Fans’ cash opens door to new CD for Melissa Manchester, Former Harlette

The Columbus Dispatch
Fans’ cash opens door to new CD for Melissa Manchester
By Gary Graff
THE NEW YORK TIMES SYNDICATE Ӣ Friday April 3, 2015 5:00 AM


In recent years, Melissa Manchester has had a double career, mixing singing with teaching music at the University of Southern California-Los Angeles.

By her own account, she has been increasingly happy with that life – so many people who know her were surprised by the release of You Gotta Love the Life, her first new album in a decade.

According to the Grammy-winning singer, her students made the album possible – by opening her eyes to the idea of crowd-funding, an increasingly popular way for musicians to finance new projects.

“I’m still in an old paradigm,” the 64-year-old Manchester said by phone from her home in Los Angeles. “I asked them how they got their work done, and not one of them mentioned a label. They mentioned crowd-funding and said, ”˜You should do this.’

“I didn’t know what they were talking about. One of my students became my project manager and walked me and my tour manager through the whole project. A lot of students became my street team, and it was just unbelievable as it unfolded. . . . It was really delightful in so many ways.”

The experience underscored how a musician is never too old to learn a new trick or two.

Music has long been a part of Manchester’s life: Her father played bassoon for the Metropolitan Opera Orchestra in New York, and she began playing piano as a young child. She later attended the Manhattan School of Music and, by the time she was 15, was singing on commercial jingles.

She also was an accomplished-enough songwriter to work for Chappell Music while in high school; among her classmates in New York University’s songwriting program was Paul Simon.

Manchester broke into the music scene by singing in neighborhood clubs. At one such gig, Barry Manilow heard her and was impressed. He introduced her to Bette Midler, who hired Manchester to join her Harlettes backup singers in 1971.

Two years later, she released her first album. Her third album, Melissa (1975), launched her first top 10 hit, Midnight Blue, and established Manchester as a star.

“There was no question that you could feel the quake of movement and a big shift in persona and a big attendance shift in audience and venues,” Manchester recalled. “But it was always about finding the next way to make music.”

Which she did, scoring more hits with Just Too Many People (1975), Just You and I (1976) and Better Days (1976), and co-writing Whenever I Call You Friend (1978), Kenny Loggins’ hit duet with Stevie Nicks.

Her rendition of Peter Allen’s Don’t Cry Out Loud (1978) was nominated for a Grammy; and Through the Eyes of Love, the theme song from the film Ice Castles (1979), was nominated for an Academy Award.

Manchester’s Grammy for best female vocal performance came in 1982 for You Should Hear How She Talks About You.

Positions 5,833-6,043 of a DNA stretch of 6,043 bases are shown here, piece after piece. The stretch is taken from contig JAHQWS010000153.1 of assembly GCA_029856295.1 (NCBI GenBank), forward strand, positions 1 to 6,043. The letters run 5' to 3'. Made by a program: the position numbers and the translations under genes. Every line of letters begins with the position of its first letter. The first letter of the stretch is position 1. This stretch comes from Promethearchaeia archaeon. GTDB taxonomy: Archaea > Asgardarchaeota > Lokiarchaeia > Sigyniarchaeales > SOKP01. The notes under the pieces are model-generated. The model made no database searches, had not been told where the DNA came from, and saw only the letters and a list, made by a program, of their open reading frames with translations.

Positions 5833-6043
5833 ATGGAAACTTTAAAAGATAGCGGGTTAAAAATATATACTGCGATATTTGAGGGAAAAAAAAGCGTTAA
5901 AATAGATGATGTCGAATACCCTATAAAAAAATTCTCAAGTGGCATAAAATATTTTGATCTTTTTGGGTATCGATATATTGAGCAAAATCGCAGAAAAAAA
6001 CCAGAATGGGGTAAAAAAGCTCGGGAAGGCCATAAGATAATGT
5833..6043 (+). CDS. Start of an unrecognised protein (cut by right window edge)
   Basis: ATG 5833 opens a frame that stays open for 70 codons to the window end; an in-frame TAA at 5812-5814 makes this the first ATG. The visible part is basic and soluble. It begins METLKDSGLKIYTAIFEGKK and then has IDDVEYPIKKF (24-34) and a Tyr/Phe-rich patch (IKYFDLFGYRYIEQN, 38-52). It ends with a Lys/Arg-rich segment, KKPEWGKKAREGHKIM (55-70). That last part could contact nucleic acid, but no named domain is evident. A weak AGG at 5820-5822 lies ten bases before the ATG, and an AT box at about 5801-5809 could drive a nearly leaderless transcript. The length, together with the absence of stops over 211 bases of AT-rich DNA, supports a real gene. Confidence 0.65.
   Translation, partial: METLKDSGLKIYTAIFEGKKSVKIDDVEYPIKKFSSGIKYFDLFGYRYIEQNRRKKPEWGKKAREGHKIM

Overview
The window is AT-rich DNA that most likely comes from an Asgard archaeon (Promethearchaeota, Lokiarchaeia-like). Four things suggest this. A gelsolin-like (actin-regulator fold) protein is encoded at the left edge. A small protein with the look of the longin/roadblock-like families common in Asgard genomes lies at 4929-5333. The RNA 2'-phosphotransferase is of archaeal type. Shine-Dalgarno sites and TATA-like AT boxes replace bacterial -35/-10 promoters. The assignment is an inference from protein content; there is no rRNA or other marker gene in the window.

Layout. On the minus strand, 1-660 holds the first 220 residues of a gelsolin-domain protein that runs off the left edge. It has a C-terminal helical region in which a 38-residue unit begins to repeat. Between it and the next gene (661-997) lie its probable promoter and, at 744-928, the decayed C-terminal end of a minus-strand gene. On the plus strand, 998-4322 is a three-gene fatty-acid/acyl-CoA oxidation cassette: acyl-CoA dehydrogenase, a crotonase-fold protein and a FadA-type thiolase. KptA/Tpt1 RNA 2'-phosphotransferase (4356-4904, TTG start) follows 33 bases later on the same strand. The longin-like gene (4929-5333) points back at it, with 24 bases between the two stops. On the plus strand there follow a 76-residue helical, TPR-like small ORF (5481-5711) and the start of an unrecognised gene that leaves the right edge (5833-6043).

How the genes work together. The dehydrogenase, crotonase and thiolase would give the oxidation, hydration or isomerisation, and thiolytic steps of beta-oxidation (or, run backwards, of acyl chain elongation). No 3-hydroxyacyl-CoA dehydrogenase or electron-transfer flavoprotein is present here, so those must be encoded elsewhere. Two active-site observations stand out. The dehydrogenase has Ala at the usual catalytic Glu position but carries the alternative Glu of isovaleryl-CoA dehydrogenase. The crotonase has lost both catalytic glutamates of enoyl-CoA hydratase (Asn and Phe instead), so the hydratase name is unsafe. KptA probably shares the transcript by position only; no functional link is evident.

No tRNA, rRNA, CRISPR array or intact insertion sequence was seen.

“I didn’t have the conventional trajectory,” she said, “because I did take time off to raise my kids and all that. But I appreciate the song form more and more. I refer to song as ”˜soul currency’ now, because I’ve seen how songs change a mind, change a heart or change a nation, and it’s no small thing.”

Songs were certainly first and foremost on Manchester’s mind as she was making You Gotta Love the Life at Citrus College in Glendora, Calif., where she is an honorary artist in residence.

The sessions were filled with magical moments, including guest spots by Al Jarreau on Big Light and Keb’ Mo’, who plays guitar on Feelin’ for You. Other End of the Phone, which features Dionne Warwick, is the final lyric ever written by Hal David and features one of the last performances by keyboardist Joe Sample.

Stevie Wonder had been scheduled to simply play harmonica on Your Love Is Where I Live but ended up doing much more.

“I’ve known Stevie off and on for many years,” Manchester said, “and I was very honored when he said yes and he came down and brought his box of harmonicas. He couldn’t have been more generous and played enough for 1,000 songs.”

Manchester and her team chronicled much of the process online – to her fans’ delight.

“They loved the Facebook posts, and they loved the Indiegogo posts,” she said. “And some of the big contributors were invited to the studio.”

The campaign, which raised $40,336 in two months, closed in October 2013.

Manchester has plenty of other projects on her plate.

Primary among them is The Sweet Potato Queen, a musical she wrote with Rupert Holmes.

She also continues to do live performances and, of course, makes time for teaching.

“I am deeply grateful that I’ve been able to do this for so long,” she said.

“As I explain to my students: If you’re lucky and you’re really blessed and you get a chance to grow old with your songs and your songs grow with you, what happens is that you foist your life experience on these songs that you write at the beginning of your career, and they become a deepened experience for you.”

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